Utterly Meaningless » Blog Archive » OT: RASPBERRY ON GAY MARRIAGE
  • OT: RASPBERRY ON GAY MARRIAGE

    Filed at 2:24 pm under by dcobranchi

    William Raspberry has a very nice column on the subject. He quotes extensively from one of my all-time favorite books, “Mere Christianity”:

    “I should like to distinguish two things which are very often confused,” he wrote. “The Christian conception of marriage is one: the other is the quite different question — how far Christians, if they are voters or Members of Parliament, ought to try to force their views of marriage on the rest of the community by embodying them in the divorce laws.

    “A great many people seem to think that if you are a Christian yourself you should try to make divorce difficult for every one. I do not think that. At least I know I should be very angry if the Mohammedans tried to prevent the rest of us from drinking wine. . . .

    “There ought to be two distinct kinds of marriage: one governed by the State with rules enforced on all citizens, the other governed by the Church with rules enforced by her on her own members. The distinction ought to be quite sharp, so that a man knows which couples are married in a Christian sense and which are not.”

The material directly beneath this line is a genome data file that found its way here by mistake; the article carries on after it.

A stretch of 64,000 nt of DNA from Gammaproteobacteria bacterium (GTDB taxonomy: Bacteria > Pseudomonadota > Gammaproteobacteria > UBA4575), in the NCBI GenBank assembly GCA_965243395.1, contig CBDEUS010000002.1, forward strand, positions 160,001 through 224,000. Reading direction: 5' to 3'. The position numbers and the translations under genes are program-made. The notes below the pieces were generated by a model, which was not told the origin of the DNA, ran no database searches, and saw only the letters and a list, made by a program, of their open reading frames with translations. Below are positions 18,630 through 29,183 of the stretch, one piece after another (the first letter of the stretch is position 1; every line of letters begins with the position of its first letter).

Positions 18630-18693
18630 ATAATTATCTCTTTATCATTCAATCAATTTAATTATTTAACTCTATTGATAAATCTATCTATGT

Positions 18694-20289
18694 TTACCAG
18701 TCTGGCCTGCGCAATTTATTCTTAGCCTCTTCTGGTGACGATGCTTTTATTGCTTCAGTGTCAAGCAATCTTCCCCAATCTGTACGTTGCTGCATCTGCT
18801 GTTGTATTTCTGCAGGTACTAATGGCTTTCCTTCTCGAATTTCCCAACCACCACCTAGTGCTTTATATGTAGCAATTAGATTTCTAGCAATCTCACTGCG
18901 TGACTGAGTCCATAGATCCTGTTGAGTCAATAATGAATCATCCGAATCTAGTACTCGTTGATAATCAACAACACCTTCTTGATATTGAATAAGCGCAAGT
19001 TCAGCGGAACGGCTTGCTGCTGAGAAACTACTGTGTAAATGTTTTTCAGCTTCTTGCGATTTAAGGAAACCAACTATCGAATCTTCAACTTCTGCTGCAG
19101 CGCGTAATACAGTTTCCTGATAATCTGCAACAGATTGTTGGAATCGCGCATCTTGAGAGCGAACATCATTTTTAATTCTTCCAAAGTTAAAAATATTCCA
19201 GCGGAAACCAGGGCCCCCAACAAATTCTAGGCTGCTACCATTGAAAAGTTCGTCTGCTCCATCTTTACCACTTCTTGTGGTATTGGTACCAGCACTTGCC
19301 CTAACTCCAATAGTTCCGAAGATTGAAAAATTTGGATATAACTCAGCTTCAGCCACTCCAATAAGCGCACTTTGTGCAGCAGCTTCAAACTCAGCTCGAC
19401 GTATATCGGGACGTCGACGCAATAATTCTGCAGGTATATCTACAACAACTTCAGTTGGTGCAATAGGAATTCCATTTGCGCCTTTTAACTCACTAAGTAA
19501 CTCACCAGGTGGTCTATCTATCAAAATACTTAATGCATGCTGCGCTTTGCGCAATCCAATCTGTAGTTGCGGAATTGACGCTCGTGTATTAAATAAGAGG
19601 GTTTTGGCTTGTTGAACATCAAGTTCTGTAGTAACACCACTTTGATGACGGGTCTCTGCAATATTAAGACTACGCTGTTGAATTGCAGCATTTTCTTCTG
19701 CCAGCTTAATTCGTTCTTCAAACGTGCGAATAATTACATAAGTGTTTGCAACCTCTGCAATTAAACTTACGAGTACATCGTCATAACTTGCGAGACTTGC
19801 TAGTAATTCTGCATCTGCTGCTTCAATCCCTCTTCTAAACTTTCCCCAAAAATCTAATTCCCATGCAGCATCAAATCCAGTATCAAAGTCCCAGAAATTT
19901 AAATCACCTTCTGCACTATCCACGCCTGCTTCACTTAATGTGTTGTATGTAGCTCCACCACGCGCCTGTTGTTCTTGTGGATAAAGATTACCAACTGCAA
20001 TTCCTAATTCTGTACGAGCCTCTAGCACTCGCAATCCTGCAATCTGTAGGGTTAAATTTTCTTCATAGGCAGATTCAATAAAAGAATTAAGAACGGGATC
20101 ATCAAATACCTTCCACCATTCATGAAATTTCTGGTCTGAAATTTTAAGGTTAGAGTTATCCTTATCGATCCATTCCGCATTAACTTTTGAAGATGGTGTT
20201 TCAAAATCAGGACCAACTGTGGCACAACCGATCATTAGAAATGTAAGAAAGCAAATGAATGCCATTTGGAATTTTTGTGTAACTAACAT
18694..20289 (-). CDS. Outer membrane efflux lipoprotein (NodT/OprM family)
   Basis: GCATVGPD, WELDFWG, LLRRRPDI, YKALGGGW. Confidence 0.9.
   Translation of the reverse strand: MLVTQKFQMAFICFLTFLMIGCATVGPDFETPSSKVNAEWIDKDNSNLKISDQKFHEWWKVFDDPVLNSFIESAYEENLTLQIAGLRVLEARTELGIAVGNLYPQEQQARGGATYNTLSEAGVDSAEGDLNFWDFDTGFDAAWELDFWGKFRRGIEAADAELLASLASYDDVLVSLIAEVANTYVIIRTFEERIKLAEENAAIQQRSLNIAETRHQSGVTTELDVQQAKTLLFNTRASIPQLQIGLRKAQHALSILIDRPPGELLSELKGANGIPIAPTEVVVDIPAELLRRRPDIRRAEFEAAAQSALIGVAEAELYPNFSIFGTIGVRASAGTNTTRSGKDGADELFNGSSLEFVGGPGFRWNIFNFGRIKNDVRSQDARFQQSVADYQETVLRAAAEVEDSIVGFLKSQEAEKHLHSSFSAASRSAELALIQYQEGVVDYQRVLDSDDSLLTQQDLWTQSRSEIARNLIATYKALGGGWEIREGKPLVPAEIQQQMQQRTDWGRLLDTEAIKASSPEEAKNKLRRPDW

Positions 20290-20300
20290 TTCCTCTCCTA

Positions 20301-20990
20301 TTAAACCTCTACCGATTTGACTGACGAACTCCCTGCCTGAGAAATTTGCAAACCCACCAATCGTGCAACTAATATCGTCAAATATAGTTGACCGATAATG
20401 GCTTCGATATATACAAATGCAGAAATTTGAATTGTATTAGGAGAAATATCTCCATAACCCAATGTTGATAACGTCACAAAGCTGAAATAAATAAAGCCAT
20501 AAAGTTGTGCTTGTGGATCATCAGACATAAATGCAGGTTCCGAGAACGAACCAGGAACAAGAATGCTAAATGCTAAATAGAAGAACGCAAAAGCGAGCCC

Would Lewis have supported gay (civil) marriage. I don’t know. Based on this brief passage, though, it seems at least possible.

    2 Responses to “OT: RASPBERRY ON GAY MARRIAGE”


    Comment by
    Jeffrey Boulier
    December 16th, 2004
    at 12:23 am

    Possible, but exceedingly unlikely. I read a lot of Lewis last year. If I remember right, he was in favor of removing the anti-homosexual laws in place in Britain at the time, but he was also very traditionalist, and had a distinct dislike of homosexuality itself.

    Yours truly,
    Jeffrey Boulier


    Comment by
    speedwell
    December 16th, 2004
    at 10:16 am

    Daryl, one reason I still like and admire Lewis (even though I am an apostate from Christianity) is that so much of his writing is refreshingly libertarian. I’ll try to find you some particularly good examples (it should not be hard as there are so many).